In Pudding Cup’s case, I think it’s a great idea to accept the year of free credit monitoring from the state’s unemployment filing host. They put you at risk! The least they can do is help you protect yourself at no cost!
Some examples of credit monitoring services are LifeLock, Privacy Guard, Credit Karma, and Identity Force. None of whom would deign to pay us to recommend them to you, so do your own research if you want credit monitoring.
More Bitchy wisdom on credit and credit cards:
- Dafuq Is Credit and How Do You Bend It to Your Will?
- Dashit Just Happened, Equifax?
- Let’s End This Damaging Misconception About Credit Cards
- 63% of Millennials Are Making a Big Mistake With Credit Cards
What are credit checks?
A credit check is when an outside entity asks the credit reporting bureaus for a lil’ peek at your credit score and report. It’s also known as a “credit pull” or “credit inquiry.”
This is when a lender (like say, if you’re buying a house, car, or student loans) pulls your credit report from the credit reporting bureau to make sure you have decent credit. They want to reassure themselves that you’re not just gonna take the money and run.
There are essentially two kinds of credit checks, neither of which has anything to do with credit monitoring.
Hard credit checks
This is what Pudding Cup feared: the dreaded hard credit check, known for ruthlessly chewing up and spitting out credit scores.
This is when a lender (say you’re trying to finance a car or get a mortgage or rent an apartment) does a deep dive into your credit report with the credit reporting bureaus. They’re looking in every nook and cranny.
When a hard credit check is performed, it can negatively affect your credit. Not a lot! Usually it’s about a five-point drop. Definitely enough to hurt if you’re trying to build that score up to meet your future goals.
If you get too many hard checks on your credit in a small amount of time (defined as 14-45 days), it’ll negatively affect your credit by an exponential amount. It’ll also make prospective lenders a little jumpy. And when they’re jumpy, they’re less likely to give you money. The logic there is that you are being shady and irresponsible by applying for a lot of credit all at once.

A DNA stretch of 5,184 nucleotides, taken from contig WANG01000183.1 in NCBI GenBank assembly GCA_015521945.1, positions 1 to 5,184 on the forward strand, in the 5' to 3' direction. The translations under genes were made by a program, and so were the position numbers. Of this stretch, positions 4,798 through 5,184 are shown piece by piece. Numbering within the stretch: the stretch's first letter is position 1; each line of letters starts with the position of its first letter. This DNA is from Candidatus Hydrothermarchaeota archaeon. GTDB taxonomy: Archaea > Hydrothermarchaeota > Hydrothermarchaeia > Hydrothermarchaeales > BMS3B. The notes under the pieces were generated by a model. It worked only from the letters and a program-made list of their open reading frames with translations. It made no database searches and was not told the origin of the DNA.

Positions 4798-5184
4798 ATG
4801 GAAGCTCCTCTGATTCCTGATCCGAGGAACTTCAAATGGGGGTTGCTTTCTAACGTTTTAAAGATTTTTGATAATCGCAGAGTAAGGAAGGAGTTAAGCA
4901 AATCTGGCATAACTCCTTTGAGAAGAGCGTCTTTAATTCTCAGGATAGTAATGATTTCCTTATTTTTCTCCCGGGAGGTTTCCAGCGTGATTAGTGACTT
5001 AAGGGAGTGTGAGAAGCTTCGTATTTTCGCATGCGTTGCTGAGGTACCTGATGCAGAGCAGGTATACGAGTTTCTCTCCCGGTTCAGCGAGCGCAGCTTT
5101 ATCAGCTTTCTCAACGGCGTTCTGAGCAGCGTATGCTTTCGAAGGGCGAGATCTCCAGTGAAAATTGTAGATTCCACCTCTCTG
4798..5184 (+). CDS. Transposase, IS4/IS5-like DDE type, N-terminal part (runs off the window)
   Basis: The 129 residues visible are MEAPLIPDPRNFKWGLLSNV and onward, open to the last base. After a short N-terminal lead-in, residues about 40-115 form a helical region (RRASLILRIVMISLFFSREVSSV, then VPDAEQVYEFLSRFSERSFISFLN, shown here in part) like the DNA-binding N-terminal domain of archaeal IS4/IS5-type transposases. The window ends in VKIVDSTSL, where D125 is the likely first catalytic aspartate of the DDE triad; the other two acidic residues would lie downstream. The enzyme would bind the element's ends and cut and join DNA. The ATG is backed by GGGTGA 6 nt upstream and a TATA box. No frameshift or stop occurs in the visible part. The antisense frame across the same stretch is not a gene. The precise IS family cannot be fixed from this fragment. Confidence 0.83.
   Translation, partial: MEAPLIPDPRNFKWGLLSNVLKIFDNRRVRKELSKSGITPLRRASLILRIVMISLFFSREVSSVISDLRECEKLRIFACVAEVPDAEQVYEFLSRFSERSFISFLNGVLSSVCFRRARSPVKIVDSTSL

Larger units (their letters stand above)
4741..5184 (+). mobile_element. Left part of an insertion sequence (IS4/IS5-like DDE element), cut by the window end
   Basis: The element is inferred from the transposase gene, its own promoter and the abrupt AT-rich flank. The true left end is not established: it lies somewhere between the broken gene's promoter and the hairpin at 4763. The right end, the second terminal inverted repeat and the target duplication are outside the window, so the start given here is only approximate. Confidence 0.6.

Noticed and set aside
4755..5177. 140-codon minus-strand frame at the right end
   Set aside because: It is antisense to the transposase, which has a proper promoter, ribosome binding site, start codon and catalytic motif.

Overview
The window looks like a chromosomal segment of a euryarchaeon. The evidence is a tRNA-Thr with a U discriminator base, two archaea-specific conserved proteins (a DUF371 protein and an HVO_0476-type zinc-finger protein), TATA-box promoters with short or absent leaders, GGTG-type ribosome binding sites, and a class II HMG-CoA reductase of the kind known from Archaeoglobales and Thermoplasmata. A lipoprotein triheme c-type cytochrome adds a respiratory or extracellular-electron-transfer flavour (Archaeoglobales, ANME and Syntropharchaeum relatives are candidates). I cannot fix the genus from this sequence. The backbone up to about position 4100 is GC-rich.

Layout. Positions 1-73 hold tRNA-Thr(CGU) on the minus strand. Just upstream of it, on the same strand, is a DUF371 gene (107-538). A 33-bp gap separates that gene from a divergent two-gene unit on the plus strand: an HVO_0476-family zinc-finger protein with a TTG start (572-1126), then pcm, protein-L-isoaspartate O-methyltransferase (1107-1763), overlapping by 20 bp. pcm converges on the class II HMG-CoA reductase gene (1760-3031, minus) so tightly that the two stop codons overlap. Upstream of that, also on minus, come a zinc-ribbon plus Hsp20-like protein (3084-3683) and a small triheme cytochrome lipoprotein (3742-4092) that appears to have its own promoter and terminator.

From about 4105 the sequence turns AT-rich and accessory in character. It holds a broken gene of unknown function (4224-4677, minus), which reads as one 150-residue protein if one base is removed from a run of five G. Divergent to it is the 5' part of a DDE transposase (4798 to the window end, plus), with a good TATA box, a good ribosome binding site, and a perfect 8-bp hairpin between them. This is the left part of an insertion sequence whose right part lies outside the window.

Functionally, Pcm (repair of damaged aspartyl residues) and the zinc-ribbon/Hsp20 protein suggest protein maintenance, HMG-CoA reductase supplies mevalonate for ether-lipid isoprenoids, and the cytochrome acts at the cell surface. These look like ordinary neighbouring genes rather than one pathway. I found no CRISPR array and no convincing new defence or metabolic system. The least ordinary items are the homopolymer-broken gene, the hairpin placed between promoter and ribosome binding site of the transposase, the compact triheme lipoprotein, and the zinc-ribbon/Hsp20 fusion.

That said, lenders understand you’re likely to shop around for the right loan! So if you apply for multiple kinds of the same credit (e.g., a mortgage) all at once, the credit reporting bureaus will roll that into one hard credit check, instead of multiple. How magnanimous.
The rationale (with which I strongly disagree) is that if someone is getting a credit check, it means they’re… about to be in debt???? And therefore a more risky person to lend to??? It’s backwards logic. But anyway yes, Pudding Cup, a hard credit check can indeed make your credit worse.
Soft credit checks
Soft credit checks, on the other hand, are what it says on the box: the kinder, gentler credit check, known for leaving the room tidier and smelling better when it leaves.
A soft credit check is just a review to determine your basic creditworthiness. It’s what happens when there’s no big decision to be made about whether to lend you money. A landlord might perform a soft check just to get confirmation that you’ll pay your rent on time. Some employers do soft checks during the hiring process (though I strongly disagree with this practice). Insurance providers also do soft checks, and every time you peek at your own credit report, it counts as a soft check.
The major difference between hard and soft credit checks (besides one being a bull in a china shop and the other being more of a Marie Kondo in a closet) is that your permission is needed to perform a hard check. Yet while your permission isn’t necessary to perform a soft check on your credit, the federal Fair Credit Reporting Act makes it so only those with a “valid need” can peep your report.
“Would you like free credit monitoring?”
Answer: “Yes please!”
“Would you like to buy credit monitoring?”
Answer: Depends on your risk tolerance! If your information has been exposed to possible identity theft, you should probably get that credit monitoring. If you’re feeling pretty safe and secure, you might be safe foregoing credit monitoring for now.
“Can we do a credit check?”
Answer: “Is this a hard credit check or a soft credit check?”
“Can we do a soft credit check?”
If you have decent credit: “Go for it. I ain’t got nothin’ to hide and this won’t hurt my score at all!”
If you have shitty credit: “I’d rather you didn’t if it’s not entirely necessary.”
“Can we do a hard credit check?”
If you have decent credit and you’re prepared to take a five-point hit to your score:
If you have bad credit and you’re trying really hard to build it up and that five-point dip would be painful: “Actually, I think I’ll pass. Thanks anyway.”
If you have bad credit but you really need that loan so you’re willing to take the risk: “Sure. And do you like cookies? Because hey look at this! I just baked these bad boys and they’re all ooey-gooey and fresh from the oven!”